International Journal of Applied Philosophy

Volume 35, Issue 1, Spring 2021

Derek R. Brookes
Pages 97-108

Moral Grounds for Forgiveness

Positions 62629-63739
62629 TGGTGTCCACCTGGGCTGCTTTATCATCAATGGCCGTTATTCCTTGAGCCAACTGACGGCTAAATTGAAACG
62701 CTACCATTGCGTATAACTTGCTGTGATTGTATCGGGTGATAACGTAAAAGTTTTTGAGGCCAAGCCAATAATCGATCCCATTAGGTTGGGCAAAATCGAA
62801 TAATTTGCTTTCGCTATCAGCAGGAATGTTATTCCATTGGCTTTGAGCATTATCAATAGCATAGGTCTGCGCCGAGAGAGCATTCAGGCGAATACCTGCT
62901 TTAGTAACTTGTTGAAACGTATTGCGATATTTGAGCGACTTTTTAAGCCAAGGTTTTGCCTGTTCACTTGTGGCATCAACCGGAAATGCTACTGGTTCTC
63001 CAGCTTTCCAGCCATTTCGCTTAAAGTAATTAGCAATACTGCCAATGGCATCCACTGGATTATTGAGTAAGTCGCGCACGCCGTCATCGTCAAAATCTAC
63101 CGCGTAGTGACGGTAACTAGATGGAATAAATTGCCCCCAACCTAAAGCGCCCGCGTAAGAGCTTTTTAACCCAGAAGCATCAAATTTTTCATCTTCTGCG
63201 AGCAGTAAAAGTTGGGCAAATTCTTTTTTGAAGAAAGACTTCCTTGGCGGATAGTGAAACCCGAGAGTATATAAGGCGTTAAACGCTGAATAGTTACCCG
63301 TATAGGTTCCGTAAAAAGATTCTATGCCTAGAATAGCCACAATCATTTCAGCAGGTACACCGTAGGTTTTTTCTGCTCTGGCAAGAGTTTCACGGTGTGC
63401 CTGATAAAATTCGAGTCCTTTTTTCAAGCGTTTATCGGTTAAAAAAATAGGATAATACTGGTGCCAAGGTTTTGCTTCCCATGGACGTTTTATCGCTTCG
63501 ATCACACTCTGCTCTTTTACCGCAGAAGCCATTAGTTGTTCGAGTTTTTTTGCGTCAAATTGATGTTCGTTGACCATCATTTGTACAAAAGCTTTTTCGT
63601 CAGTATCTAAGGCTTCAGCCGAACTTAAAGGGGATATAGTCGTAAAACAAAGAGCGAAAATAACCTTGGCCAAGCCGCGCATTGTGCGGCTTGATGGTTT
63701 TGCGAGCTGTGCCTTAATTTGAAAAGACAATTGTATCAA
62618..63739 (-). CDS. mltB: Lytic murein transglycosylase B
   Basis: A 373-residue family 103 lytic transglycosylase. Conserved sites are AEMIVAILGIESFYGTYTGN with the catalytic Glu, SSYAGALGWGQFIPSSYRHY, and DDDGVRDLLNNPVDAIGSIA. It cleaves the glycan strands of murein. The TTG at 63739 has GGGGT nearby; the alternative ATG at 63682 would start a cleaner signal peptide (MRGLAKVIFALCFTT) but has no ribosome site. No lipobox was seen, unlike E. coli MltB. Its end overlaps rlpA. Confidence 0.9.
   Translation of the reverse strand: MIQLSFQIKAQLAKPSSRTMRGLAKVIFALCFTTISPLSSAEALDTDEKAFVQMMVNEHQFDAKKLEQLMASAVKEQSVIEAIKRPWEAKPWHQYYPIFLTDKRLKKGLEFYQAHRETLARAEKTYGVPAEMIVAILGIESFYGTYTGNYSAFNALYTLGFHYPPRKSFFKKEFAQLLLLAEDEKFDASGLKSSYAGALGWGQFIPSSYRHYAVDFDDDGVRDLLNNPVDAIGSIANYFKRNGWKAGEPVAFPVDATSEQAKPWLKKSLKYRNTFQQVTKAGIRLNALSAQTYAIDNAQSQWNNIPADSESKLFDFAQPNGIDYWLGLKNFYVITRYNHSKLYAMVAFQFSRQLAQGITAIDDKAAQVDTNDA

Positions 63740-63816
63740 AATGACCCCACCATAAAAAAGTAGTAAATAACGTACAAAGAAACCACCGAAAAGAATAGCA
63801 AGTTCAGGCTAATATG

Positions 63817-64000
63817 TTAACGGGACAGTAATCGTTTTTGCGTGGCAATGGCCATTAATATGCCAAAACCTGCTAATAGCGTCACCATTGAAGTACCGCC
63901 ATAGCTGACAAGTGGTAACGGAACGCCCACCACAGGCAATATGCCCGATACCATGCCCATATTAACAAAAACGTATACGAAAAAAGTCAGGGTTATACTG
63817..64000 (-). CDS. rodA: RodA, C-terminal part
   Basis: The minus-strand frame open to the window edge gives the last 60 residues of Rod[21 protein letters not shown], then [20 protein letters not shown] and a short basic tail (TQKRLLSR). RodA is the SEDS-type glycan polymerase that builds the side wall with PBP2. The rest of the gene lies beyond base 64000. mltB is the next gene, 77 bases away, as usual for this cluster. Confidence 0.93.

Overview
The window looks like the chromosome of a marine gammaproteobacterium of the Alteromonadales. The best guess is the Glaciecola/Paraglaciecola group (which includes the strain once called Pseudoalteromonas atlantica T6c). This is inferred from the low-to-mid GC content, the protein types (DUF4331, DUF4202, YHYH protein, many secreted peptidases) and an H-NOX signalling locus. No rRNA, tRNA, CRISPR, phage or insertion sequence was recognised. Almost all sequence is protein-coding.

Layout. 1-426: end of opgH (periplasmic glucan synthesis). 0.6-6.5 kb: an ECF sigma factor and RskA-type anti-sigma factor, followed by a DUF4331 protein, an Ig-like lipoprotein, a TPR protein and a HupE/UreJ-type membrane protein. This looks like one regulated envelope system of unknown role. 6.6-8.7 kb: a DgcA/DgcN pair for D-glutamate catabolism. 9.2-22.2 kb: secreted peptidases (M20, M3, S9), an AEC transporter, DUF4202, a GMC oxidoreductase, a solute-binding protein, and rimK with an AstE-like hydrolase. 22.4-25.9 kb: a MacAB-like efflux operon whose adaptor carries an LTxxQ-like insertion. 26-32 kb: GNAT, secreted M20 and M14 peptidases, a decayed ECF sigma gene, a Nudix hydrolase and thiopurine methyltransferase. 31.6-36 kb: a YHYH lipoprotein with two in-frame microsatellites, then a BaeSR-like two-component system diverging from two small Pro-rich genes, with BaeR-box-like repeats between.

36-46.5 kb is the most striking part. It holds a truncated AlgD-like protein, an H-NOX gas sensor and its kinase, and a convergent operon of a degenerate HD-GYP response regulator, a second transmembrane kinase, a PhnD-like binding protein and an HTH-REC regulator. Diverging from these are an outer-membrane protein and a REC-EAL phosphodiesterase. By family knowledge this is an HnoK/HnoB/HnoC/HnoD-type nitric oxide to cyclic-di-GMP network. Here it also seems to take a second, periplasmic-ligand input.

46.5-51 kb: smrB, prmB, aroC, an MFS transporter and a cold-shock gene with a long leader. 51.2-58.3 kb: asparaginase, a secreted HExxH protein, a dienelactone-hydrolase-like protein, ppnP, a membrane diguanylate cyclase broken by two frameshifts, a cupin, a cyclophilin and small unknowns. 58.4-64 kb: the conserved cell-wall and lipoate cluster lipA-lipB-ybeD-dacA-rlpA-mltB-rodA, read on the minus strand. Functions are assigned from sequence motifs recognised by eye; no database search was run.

In this paper, I argue that forgiveness is a morally appropriate response only when it is grounded in the wrongdoer’s demonstration of genuine remorse, their offer of a sincere apology, and, where appropriate, acts of recompense and behavioral change. I then respond to John Kleinig’s suggestion (in his paper “Forgiveness and Unconditionality”) that when an apology is not forthcoming, there are at least three additional grounds that, when motivated by virtues such as love and compassion, could nevertheless render “unconditional forgiveness” a morally laudable option. I argue that such grounds could indeed constitute or result in laudable responses to wrongdoing, but only if they are not conceived of or described in terms of forgiveness.